Tenebrae captures the spirit of Christ's passion

Christians, the Rev. Doug Dortch fears, often move too quickly from Palm Sunday to the Resurrection. Calvary barely gets a pause.

That’s why he likes the Tenebrae service ”” what he calls the “best-kept secret about Christian worship” ”” during Holy Week. Tenebrae, the Latin word for shadows, attempts to recreate the emotional atmosphere of Christ’s passion by extinguishing candles or lights, one by one, throughout the service, which ends in complete darkness and silence.

“The service enables Christians to identify with the betrayal and abandonment and agony of the crucifixion,” said Dortch, pastor of First Baptist Church. “It’s highly experiential.”

He said it answers the age-old question ”” raised by many of the “new atheists” today ”” “how bad things can happen to good people.”

“The only answer that can be given, I think, on this side of the grave, is that God is present with us in the pain and the suffering, just as he was with Jesus,” he said.

Read it all.


Posted in * Christian Life / Church Life, Liturgy, Music, Worship

4 comments on “Tenebrae captures the spirit of Christ's passion

  1. physician without health says:

    I attended a Tenebrae service Good Friday last year at a Lutheran church in my neighborhood. It was powerful, for the very reasons discussed in this article. I highly commend the experience to all.

  2. TACit says:

    What the preaching of the Three Hours on Good Friday afternoon does for the mind the Tenebrae service, properly done, can do with the emotions. It is probably the most important ‘grounding’ worship time in the Triduum until the lighting of the new fire, when tiny resurrection lights spreading among Easter Vigil worshippers repeal the finality of the extinguishing Tenebrae lights.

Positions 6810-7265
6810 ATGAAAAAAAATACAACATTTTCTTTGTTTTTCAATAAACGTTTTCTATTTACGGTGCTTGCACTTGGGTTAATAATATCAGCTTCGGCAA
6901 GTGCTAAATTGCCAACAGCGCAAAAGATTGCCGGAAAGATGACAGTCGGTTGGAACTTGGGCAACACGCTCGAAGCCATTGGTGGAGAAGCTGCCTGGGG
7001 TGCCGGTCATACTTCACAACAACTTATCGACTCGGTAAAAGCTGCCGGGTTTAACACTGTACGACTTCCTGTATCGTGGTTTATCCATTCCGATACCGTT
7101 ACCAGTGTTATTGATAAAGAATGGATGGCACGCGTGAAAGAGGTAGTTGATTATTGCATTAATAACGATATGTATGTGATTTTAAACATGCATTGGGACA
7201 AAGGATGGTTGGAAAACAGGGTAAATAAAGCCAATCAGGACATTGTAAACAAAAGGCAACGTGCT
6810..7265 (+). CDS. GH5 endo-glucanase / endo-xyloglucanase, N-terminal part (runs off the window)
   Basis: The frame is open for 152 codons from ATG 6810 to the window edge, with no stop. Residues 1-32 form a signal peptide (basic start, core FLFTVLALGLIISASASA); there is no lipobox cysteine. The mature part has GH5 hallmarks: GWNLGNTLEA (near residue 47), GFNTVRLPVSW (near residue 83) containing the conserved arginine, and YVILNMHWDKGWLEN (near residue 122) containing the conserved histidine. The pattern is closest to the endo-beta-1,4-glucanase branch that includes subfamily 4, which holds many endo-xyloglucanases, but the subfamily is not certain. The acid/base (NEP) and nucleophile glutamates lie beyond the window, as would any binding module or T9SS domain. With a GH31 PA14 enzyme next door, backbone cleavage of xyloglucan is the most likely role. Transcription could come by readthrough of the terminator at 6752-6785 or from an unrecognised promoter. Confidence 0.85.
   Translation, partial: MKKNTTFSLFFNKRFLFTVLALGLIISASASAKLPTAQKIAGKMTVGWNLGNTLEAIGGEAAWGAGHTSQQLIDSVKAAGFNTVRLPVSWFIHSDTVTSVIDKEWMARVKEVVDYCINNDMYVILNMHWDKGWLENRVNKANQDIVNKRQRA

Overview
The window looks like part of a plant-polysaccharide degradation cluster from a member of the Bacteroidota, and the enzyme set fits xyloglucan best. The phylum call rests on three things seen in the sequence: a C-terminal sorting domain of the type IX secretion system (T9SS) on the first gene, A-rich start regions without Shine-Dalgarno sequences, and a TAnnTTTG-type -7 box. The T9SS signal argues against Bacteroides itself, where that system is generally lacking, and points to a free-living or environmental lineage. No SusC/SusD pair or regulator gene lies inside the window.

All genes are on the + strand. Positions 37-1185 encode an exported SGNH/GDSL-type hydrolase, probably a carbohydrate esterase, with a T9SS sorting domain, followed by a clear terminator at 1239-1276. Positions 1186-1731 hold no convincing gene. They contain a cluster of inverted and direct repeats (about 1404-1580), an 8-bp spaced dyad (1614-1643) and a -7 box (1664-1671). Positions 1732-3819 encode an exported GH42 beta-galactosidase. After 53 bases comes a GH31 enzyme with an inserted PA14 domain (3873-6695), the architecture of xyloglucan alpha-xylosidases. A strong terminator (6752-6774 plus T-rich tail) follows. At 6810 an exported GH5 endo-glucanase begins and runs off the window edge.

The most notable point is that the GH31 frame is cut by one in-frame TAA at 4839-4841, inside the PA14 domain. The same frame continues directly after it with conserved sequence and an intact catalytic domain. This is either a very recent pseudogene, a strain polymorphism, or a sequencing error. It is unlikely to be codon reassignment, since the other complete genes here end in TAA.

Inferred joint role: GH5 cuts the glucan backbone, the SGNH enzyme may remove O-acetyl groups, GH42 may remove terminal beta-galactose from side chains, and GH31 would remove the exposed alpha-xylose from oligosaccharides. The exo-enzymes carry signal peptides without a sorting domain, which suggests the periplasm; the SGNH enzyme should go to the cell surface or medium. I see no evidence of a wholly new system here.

3. Br. Michael says:

    You should not go to the joy of Easter without the going through the darkness of Good Friday and the utter dispar of Holy Saturday (the liturgical day begins and ends at sundown as in the Jewish practice). To me this is the most Holy time of the year and I reflect on Holy Saturday what if their were no God and all we had was us.

  4. PadreWayne says:

    I totally agree with #1,2, and 3. In my sermon this morning I stressed how entering into the valleys, the deep dark places of Holy Week (and self) can more us toward a celebration of the Resurrection that is even more profound. We also ended the service today with the organ turning off for the last verse of “O Sacred Head Sore Wounded,” and then nothing but silence. No dismissal, no voluntary, just…simple…silence. Wow.

    We’ll do Tenebrae for the first time this Wednesday. I’m encouraged by the article referenced.

    A blessed Holy Week to all. May we all experience the darkness, in full confidence of the Light.